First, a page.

A space reflective of their global travels, Cheryl & Luis Stauffer welcomed Columbus Monthly into their ornately decorated Bexley home.
“Your home tells your story,” Cheryl says. “It tells you where you are and where you’re going.”
Walking through Cheryl Stauffer’s Bexley living room is like flipping through the pages of a travel magazine.
A child’s garment from a tribe in Thailand is displayed in a glass case. Underfoot, a multi-patterned, red runner, purchased from a bazaar in Istanbul, covers the floor. A rose-colored crystal on a front table was left by the home’s previous owner. Other pieces from India and Argentina all share stories and lived experiences.
On the mantle, mixed and matched frames display a variety of artworks. “We love art, and when we travel, we often buy pieces. We collect things from around the world,” Stauffer says. She estimates that she and her husband, Luis, have been to 70 countries combined. “I think we were, in another life, wanderers. … We’re still wanderers.”
Travel can offer insight into other cultures, provide perspective, and help stretch our comfort with and understanding of others, according to Stauffer, who founded Crimson Design Group in 2003. Her designs are influenced by this philosophy, not only in her own home, but with her clients, too.
From the main entryway, two vivid chairs command attention in a sitting room, just off the dining room. The room is small, with a large bay window that lets in warm sun rays.
Stauffer picked up the chairs for $25 each at an antique store, and had the frames lacquered in a bright blue to complement the fabric’s Schumacher design, which is called Magical Ming Dragon. Locally, Fortner produced the final products.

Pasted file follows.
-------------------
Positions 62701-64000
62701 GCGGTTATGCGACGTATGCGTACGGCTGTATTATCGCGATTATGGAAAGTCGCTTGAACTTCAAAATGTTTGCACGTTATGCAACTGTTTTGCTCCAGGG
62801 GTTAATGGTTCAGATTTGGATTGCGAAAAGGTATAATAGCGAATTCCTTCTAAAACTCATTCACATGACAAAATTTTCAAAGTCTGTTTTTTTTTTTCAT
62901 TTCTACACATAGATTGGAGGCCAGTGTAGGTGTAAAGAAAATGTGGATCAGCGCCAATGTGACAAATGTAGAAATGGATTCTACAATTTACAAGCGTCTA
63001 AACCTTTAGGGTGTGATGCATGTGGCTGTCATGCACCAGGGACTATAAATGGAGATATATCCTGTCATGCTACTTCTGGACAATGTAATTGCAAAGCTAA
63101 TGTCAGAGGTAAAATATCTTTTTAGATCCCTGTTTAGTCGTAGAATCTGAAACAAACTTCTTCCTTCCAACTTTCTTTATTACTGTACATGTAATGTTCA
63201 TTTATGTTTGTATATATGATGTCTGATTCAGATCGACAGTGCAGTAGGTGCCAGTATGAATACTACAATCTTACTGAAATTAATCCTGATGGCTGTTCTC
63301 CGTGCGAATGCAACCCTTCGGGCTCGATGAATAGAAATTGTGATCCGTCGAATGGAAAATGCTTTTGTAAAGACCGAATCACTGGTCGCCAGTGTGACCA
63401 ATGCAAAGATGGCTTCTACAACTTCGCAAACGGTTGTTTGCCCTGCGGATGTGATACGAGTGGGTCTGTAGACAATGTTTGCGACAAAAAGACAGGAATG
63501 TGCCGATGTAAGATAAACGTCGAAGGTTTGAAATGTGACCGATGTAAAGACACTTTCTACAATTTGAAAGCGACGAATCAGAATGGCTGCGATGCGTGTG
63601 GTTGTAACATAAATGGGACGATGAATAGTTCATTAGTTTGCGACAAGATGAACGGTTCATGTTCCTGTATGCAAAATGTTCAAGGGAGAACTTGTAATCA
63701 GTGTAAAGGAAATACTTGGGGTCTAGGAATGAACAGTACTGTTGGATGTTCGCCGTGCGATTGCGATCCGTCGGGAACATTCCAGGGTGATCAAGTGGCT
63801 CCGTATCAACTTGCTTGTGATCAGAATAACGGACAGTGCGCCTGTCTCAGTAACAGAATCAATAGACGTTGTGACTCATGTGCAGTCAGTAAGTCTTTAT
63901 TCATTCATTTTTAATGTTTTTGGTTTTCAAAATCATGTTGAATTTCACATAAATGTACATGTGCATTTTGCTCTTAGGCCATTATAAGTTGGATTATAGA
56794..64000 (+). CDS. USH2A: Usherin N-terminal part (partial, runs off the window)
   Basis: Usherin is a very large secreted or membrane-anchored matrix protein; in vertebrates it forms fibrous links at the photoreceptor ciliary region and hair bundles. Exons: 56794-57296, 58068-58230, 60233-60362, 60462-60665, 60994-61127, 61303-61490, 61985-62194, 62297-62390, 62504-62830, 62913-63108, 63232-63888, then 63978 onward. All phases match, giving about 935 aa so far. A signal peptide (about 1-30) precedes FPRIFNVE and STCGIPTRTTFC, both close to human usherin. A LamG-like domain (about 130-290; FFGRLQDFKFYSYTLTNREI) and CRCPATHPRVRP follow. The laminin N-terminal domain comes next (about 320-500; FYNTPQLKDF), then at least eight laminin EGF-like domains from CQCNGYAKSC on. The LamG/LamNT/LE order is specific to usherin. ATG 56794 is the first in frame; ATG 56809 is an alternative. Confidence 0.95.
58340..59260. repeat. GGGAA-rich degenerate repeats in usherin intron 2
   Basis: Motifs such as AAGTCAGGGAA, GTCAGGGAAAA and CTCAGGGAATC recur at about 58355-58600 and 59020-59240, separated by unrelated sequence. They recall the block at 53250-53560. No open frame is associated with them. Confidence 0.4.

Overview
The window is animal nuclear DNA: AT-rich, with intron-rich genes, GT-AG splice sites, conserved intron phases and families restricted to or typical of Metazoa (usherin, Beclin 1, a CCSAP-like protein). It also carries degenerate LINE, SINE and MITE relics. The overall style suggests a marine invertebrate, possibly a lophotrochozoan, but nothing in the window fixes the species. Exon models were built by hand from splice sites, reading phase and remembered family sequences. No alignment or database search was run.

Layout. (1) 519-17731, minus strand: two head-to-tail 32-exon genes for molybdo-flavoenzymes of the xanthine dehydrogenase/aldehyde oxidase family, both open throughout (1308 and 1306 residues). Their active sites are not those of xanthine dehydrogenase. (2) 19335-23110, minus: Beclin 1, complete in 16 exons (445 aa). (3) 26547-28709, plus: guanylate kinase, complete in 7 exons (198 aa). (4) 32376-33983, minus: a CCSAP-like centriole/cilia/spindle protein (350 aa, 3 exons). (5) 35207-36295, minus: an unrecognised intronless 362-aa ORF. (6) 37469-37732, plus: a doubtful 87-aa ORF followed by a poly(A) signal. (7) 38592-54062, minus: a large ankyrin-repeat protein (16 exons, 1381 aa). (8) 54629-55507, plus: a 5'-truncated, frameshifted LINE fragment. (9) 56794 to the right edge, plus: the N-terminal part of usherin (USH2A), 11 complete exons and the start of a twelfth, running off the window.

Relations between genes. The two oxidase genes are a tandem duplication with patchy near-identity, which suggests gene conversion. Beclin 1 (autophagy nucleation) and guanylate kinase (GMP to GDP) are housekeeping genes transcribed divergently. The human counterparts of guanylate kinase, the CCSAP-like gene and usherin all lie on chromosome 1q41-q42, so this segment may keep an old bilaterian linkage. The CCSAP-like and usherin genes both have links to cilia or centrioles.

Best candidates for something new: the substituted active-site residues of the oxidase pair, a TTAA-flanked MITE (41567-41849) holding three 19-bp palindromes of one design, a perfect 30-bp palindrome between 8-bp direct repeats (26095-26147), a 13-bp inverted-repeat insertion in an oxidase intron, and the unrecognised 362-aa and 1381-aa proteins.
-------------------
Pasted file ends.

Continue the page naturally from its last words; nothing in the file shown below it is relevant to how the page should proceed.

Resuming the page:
On the window ledge above the chairs, blue-and-white Ming vases in a variety of shapes sit on top of thick, hardback books about plants and design. They complement a white vase filled with fresh hydrangea. “This is one of my favorite rooms in the house, especially in the morning with the sun,” she says.
“Nature is our number one inspiration,” she says. “The dirt [in South America] was bright red, and there were tropical trees and flowers. Color can fill us and drive us and help us live vibrantly.”
Just like at home, travel destinations, and even the types of hotels people stay in, are a big part of Stauffer’s work with design clients. During initial conversations, she asks where people travel. “Hotels are a getaway, they’re a sanctuary, so what is it about those places that they love that we can help translate into their homes,” she says.
Clothing choices, such as colors and patterns, plus “distinct objects” like heirlooms and antiques, also provide guidance. “Using those pieces or things they’ve collected, their children’s things … it’s more than just filling the room. It adds purpose and belonging,” she adds.
A large family room, also packed with items from their travels, leads to the backyard, which is where the family does much of its entertaining. Lush shade trees blend with potted plants to fill the space with welcoming freshness.
“We live out here in the summertime,” she says. The spacious yard boasts a comfortable outdoor dining area, pool, and cabana room and bar, which pops with baby-blue subway tiles that cover the walls.
You can read the full Columbus Monthly article here.